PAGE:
Day 2 and warming up to the blogging

Yesterday I thought I’d do a neat fit-into-boxes categorization of a month’s worth of blog entries, but I found I was too scattered in my thinking, so I’m letting my instinct take over till I get back my “blogging fingers.”

Here, for example, is one thing that bothers me…

Sometimes, when I tell others (non-caregivers) of the stress that dementia caregivers face, or of the challenges posed in looking after dementia patients, they semi-shrug and say, “Oh, we know the problems of looking after elders–doesn’t everyone! But our parents brought us up, so it is our duty.” Some even say, “You think those people have it tough because of their parents? You should see my parents! Really, my parents are the limit!”

It is almost as if mentioning dementia problems or the difficult situations faced is making a mountain of a molehill or angling for sympathy without having done anything unusual.

After all: Don’t we all know, the world is full of “difficult” people…

I think I know what this post is going to be about — it will be about the diagnosis of dementia and why people need to understand that dementia is not the same as ageing. It is a medical condition, and needs to be understood as such.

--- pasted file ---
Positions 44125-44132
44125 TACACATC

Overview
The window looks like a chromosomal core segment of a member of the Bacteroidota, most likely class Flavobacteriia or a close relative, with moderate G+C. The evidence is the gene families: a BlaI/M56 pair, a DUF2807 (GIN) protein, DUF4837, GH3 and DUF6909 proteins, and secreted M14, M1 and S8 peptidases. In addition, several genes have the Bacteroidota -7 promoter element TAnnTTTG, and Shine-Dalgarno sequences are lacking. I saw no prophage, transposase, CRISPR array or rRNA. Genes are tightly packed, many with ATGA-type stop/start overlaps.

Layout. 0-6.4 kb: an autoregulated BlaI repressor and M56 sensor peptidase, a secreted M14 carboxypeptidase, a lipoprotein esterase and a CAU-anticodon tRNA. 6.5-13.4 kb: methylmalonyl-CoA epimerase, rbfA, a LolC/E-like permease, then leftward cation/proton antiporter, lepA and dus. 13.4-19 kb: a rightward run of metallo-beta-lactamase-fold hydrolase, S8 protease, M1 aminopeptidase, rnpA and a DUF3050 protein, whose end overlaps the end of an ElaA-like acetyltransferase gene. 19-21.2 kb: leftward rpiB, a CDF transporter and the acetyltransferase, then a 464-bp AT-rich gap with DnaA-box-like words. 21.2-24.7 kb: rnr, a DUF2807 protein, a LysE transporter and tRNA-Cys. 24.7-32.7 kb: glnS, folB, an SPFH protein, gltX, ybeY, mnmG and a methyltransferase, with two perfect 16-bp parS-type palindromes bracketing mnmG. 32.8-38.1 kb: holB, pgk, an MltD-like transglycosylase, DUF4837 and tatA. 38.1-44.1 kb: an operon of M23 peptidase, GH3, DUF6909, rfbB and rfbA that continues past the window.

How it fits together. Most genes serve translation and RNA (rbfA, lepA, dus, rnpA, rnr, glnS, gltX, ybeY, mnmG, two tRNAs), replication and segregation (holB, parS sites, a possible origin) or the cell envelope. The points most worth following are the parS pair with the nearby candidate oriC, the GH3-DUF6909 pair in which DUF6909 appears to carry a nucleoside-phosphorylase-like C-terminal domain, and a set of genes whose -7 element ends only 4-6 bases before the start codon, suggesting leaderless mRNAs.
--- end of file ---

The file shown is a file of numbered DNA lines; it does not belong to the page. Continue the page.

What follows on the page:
Every medical condition brings it challenges and stress. And a diagnosis of a severe condition necessitates a shift in the way the family handles it and  supports the patient.

For example, when a parent has a heart problem, and is hypertensive, the whole family gets tense along with the patient, scared to do something that may upset this matriarch with a not-so-nice (physically) heart. Oftentimes, the patient is treated overcautiously. See her about to lift a bucket? Run and snatch it from her hand. See her about to climb stairs because the electricity went off and the lift is not working? Make her wait while the we get the maintenance man switches on the generator and makes the lift work again. Family’s just eaten a rather spicy snack and the patient is complaining of gas? Take no risk, rush her to the hospital, it could be a heart attack instead of gas. We are all tuning our lives around the reality of the patient’s condition, hoping nothing goes wrong, trying to support. It gets too much work sometimes (or often), but we understand there is a problem, and we do what is needed.